The Riviera Café (225 West 4th Street, at 7th Avenue South)will close on August 31st after a 48-year run. This sports bar was popular with Boston fans, and the outside tables were popular for people- watching. The owners are not saying exactly why they’re closing, but it’s possible that rising rents are not a factor this time; they may have just decided that 48 years is long enough. The Dessert Kitchen (192 Bleecker Street, near Macdougal Street), an Asian dessert spot where people could also play games and which served items like ‘Ice Stream Ramen’ and egg waffles with ice cream, has closed. Tabwa (66 Greenwich Avenue, near West 11th Street) which had been at that location since 1959, suddenly disappeared. When it first opened, the store used to sell modern Scandinavian furniture, but by the early 1970s, it had become a source for ethnic handicrafts from Asia, Central American, and Africa. Steven by Steve Madden at 355 Bleecker Street (between Charles and West 10th Streets) is the latest casualty on Bleecker Street. A sign in the window advertises 50% off everything. Brooklyn Industries at 500 Hudson Street (at Christopher Street) has shut its doors. This Brooklyn-based clothing store with the motto ‘Live, Work, Create’ still has a number of stores in Brooklyn and one in SoHo.
David Chang, of Momofuku fame, launched Ando , his delivery-only service about a year ago. The deliveries were made from a Midtown kitchen, and the reviews were mostly negative. Now, Chang has hired a new CEO, done a complete menu revamp, and moved the operation downtown; he will also add a pick-up option. The new location appears to be 31 West 14th Street (between 5th and 6th Avenues) , where the Asian spot Qi used to be. While the windows are still covered in paper, if you peer in, you can discern what looks like a large commercial kitchen. Also, folks wearing hats with the Ando ‘A’ logo can be seen coming in and out of the space. One of them told me that they are aiming for a late August/early September opening. Rita Sodi and Jody Williams, partners and joint owners of Via Carota (and separately of I Sodi and Buvette ) are planning to open Pisellino , an Italian-style bar at 100 7th Avenue South (at Grove Street) in the space that most recently housed Mirage Kitchen, and before that, Mercadito Grove . It will be open in the morning for coffee and pastries, and then throughout the day for more coffee, light snacks, and drinks; more snacks will be offered in the evening. The space is small and there won’t be much seating inside, but in the warmer weather there will outdoor tables as well. There is a sign in the window of 502 Hudson Street (near Christopher Street) , the space that used to be Hudson Bagels, promising that Black Stone Coffee Roasters will be opening soon.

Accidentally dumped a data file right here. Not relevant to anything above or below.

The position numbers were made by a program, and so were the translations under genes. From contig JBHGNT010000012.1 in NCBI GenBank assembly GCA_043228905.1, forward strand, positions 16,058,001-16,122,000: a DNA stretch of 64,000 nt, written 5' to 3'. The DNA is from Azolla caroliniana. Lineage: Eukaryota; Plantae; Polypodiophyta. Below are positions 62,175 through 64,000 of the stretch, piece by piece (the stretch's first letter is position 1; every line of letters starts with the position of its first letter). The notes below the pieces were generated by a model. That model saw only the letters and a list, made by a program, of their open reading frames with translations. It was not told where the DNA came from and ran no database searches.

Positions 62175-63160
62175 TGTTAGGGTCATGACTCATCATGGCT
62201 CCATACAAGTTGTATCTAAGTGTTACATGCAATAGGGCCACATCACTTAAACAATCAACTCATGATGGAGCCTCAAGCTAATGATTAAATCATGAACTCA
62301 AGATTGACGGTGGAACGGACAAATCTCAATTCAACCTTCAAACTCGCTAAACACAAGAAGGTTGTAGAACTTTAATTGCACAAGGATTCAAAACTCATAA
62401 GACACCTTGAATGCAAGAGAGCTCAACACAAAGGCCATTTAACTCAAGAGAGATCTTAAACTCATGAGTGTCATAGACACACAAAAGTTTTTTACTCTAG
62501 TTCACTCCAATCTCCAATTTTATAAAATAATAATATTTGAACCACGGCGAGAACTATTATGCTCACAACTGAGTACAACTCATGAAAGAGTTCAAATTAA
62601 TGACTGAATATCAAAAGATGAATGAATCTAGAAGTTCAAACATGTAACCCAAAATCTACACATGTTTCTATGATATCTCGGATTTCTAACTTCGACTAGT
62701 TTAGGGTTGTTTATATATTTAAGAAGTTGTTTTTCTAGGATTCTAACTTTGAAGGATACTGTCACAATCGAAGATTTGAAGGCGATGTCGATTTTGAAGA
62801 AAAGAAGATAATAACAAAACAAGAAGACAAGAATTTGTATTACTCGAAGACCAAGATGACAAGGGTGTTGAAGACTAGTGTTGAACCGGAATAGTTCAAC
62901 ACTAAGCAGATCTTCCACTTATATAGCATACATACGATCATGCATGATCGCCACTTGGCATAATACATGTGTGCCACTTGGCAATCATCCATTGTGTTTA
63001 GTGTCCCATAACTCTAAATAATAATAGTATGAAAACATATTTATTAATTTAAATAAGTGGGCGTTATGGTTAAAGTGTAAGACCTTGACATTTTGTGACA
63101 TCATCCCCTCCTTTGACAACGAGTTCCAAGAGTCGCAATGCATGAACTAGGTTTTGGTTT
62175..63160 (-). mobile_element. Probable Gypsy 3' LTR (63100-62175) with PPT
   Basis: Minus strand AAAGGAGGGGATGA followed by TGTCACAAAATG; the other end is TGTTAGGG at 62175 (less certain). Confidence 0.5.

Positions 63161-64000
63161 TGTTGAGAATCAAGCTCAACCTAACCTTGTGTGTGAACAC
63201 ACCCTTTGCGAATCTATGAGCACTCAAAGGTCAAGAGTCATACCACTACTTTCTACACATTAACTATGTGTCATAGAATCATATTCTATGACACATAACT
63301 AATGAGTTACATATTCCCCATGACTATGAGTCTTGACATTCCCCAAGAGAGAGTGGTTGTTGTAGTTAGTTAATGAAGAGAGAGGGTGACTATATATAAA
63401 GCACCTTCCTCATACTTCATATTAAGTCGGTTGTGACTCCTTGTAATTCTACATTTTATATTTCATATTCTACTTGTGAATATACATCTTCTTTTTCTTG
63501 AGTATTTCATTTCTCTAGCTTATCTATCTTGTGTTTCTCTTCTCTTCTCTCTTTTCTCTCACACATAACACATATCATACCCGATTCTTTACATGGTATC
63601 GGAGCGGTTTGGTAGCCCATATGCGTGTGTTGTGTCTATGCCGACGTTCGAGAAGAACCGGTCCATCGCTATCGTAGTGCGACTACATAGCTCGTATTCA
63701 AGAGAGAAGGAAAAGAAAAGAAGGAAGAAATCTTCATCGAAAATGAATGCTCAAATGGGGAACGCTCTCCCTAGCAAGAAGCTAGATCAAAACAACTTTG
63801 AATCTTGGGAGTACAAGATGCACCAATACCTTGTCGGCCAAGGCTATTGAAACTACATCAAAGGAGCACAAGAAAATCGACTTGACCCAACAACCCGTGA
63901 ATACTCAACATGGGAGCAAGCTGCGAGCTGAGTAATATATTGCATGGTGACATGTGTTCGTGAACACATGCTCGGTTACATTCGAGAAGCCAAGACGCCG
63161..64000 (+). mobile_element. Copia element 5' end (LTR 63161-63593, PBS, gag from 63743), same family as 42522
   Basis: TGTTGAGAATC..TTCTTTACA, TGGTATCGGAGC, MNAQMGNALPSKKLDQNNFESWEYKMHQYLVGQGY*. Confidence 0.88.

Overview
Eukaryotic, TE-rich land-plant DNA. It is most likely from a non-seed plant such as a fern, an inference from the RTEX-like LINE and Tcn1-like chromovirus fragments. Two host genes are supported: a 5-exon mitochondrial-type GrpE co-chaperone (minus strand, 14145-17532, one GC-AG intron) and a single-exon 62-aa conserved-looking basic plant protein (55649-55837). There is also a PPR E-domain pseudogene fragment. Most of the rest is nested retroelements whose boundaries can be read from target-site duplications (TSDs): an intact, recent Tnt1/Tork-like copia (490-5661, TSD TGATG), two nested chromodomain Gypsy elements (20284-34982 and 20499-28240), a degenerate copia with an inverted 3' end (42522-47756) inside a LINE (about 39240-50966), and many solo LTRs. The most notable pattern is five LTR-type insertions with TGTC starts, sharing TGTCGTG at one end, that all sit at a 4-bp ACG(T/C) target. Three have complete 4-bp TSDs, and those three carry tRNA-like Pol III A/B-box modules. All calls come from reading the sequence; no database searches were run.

Gabe Stulman, who has a number of restaurants in the Village, moved Perla from Minetta Lane to West 4th Street in March 2016. However, according to a letter he sent his customers, the new location was never as popular as the original. In addition, Stulman cited the increased number of Italian restaurants in the neighborhood, which made it more difficult to attract customers. This led him to change Perla into Fairfax , an all-day dining venue and wine bar. Perla closed for four days this month while the staff painted and moved in new furniture. Couches in the back give a cozy lived-in feel. After breakfast, an all-day menu is offered which includes a $20 glass of wine and one dish option available from 11:30 a.m. to 7:00 p.m. Uncorked Wine Company closed a while ago at 98 Christopher Street (between Bleecker and Bedford Streets) , but Pride Wine and Spirits has opened in the same space, and is offering an opening special of 10% off three bottles of wine.
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All photos by Darielle Smolian.